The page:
Advent Thought For The Day: 13

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December 13th: The Trouble with Tinsel

Invented in Nuremberg in the early 17th Century, tinsel predates most other forms of Christmas decoration, including glass baubles, electric lights and foil-wrapped chocolates. It was originally fashioned from pure silver and used to decorate sculptures, religious icons and nativity scenes, where it represented a starry, night sky. Over the intervening 400 years, tinsel has become progressively less desirable and more polarising, with fashion almost completely casting it aside at the start of the 21st Century.

Having discovered very quickly that tinsel made from pure silver tarnishes quickly (can you imagine trying to polish tinsel?), alternative metals such as copper and aluminium were used. Then lead foil came along. I hardly need to outline the problems associated with this material. By the 1960s lead tinsel had been banned and was duly replaced by PVC film coated with a metallic finish, which is the material mostly used today. For me, the metallic smell of tinsel is one of the most evocative scents of Christmas and I confess to rather liking it. Alas PVC is a type of plastic, so it does not require a crystal ball to predict another, imminent twist in tinsel’s tale.

Many people, myself included, struggle to reconcile themselves with tinsel as a form of Christmas decoration. Like many other goods it’s become cheaper to manufacture and therefore cheaper to buy, thereby losing much of its original charm and cachet. The tinsel of my youth (we’re talking 1980s here) was fine, feathery and draped beautifully across the boughs of a tree, but since then supermarkets and discounters have made the product coarse, gaudy and ubiquitous. Christmas snobs and lovers of tradition abandoned the sparkly stuff in their droves, until three years ago you would struggle to find a decent strand of tinsel in any high street shop.

As in clothing, Christmas trends are cyclical. Along with Rubik’s cubes, dahlias and culottes, tinsel was due a come-back. After a year with no tinsel at all in our shops, I decided to bring it back, this time made in a Welsh factory rather than a Chinese one. I chose daring colours and ‘cuts’ that had not been seen before. Since 2017 tinsel has been a massive hit. Even I find myself looking at it, wondering where I might use a strand here and there to give my home a soupçon of sparkle. In 2018 it is unusual colours such as chocolate brown, clear iridescent and rainbow that are capturing the nation’s imagination.

Whatever you think of tinsel, it has endured for over 400 years, and is likely to survive another. Tinsel’s relatively low cost and ease of manufacture makes it an adaptable, affordable product. The way tinsel reflects light, always its main quality back in the days of candlelight, is unrivalled among Christmas decorations. Now that so many new colours and finishes are available there’s almost a strand for every situation. Take a fresh look, and I defy you not to fall in love with tinsel again. TFG.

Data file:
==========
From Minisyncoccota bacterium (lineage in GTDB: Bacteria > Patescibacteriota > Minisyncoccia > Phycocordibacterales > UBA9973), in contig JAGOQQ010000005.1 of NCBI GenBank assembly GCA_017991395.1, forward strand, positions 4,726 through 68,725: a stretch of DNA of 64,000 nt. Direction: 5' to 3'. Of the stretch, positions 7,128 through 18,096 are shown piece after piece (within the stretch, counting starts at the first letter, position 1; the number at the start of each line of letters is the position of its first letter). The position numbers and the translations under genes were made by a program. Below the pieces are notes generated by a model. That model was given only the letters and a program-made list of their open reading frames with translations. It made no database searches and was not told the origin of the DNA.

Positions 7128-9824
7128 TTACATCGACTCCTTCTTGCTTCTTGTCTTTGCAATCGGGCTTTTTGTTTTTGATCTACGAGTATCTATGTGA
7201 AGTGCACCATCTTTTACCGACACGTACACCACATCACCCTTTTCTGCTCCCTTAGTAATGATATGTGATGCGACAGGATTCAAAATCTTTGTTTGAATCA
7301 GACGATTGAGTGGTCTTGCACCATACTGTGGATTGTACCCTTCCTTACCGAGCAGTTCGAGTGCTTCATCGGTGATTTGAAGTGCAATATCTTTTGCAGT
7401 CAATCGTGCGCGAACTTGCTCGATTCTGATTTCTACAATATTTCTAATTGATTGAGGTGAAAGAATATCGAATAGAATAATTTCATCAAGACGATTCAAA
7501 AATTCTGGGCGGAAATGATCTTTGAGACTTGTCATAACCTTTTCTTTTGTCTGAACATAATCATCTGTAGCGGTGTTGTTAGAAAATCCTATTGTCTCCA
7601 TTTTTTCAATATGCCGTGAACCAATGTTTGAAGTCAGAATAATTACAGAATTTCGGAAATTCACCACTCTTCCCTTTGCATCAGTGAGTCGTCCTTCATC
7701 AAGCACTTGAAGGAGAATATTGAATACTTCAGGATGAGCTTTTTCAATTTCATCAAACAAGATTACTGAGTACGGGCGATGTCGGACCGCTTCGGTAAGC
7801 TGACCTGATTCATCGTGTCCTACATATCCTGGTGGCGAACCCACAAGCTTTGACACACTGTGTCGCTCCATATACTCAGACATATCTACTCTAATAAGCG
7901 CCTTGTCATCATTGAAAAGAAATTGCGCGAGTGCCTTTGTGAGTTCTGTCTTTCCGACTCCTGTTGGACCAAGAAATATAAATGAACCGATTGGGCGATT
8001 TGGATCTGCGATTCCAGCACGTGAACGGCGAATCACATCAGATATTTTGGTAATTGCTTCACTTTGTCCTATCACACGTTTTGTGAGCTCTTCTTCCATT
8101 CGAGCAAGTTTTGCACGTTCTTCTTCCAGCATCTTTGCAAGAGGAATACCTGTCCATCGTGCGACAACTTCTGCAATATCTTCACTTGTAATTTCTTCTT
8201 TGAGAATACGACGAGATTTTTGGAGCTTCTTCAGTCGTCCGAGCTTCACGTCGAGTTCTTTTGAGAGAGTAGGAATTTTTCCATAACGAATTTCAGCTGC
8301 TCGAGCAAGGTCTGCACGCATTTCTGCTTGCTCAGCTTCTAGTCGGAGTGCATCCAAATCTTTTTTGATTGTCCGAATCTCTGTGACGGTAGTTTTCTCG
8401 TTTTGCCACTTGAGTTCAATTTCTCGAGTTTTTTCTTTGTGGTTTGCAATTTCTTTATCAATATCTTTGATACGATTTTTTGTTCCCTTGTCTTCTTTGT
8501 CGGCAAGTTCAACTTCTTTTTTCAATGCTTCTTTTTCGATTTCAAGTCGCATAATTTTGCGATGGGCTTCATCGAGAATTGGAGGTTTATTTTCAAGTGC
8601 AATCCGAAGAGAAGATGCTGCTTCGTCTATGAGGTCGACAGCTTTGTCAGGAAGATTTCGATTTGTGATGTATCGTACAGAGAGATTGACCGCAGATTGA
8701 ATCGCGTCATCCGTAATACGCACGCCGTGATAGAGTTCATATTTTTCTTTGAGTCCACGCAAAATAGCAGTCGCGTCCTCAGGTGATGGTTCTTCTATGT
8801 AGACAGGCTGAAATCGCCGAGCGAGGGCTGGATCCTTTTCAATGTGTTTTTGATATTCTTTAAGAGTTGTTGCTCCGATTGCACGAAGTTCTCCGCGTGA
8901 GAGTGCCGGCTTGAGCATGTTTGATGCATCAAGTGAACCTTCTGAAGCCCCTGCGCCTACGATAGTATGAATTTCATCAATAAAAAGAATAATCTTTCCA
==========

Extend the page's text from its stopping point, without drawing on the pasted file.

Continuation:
Categories: Christmas, Musings

Posted by The Frustrated Gardener

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12 comments On "Advent Thought For The Day: 13"

  1. Good morning! I was a child in the sixties and so tinsel reminds me of childhood, but I’ve never had it in my own home, considering it old-fashioned, rather than traditional. Given your description of the new tinsels, I may revisit this. And I will be actively seeking an opportunity to use the phrase “like polishing tinsel”! Witty, sarcastic and yet festive!

  2. In 1980s we used to have tinsel on our Christmas trees. They were made of very thin foil cut into long stripes. They were called “Angel’s hair”. Lots of nice memories from that time. Have a nice day Dan. 🙂

  3. I have wonderful memories of tinsel garlands as a child….and whilst not on my dec list, what is there not to love about adding a little sparkle, in whatever form that might be 😃🎄

    1. I can’t imagine you with tinsel unless it was black or white, neither of which are terribly appealing. I’ve tried and the strands just look like they are made of shredded carrier bags. Just not classy enough for you Helen x

  4. When I was a child it was icicles dangling from the tree that made my heart skip a beat in excitement. I do like these colors of tinsel garlands. I haven’t seen these around here. Of course I live in a small town in the middle of no where. It usually takes trends YEARS to arrive here. By then they are out of favor. These colorful garlands could be used year round as birthday celebration decor. Or any significant celebration. Fun fun.

  5. If I wasn’t so determined to adopt a plastic free life, I’d be steaming up to ‘your shop’ to check out the tinsel. My lovely dad used to create swags of the stuff around the living room when I was young – so sparkly and exciting! But as Stan Lee says, “the Sixties were great but now we’re paying the price.”

    1. Good for you Caro. Perhaps adopt some second-hand tinsel and save it from going into landfill? If you don’t throw it away, it can’t do much harm to the environment. I never throw Christmas decorations away, but then I do have a very spacious loft!

  6. I’m with Caro. I love Christmas decoration excess, but have really had to curb it. I just can’t look at plastic decorations in the same way any more. It’s a little bit sad, but I think we just have to scale it back and live with a little less. I REALLY love all my baubles and now appreciate every strand of tinsel as I won’t be buying more.

  7. My childhood Christmas trees were draped in roped tinsel and single strands hung at the ends of each spruce branch. In my own home as a adult, I gave up tinsel because of its messiness. It’s too lightweight to remain hanging straight.

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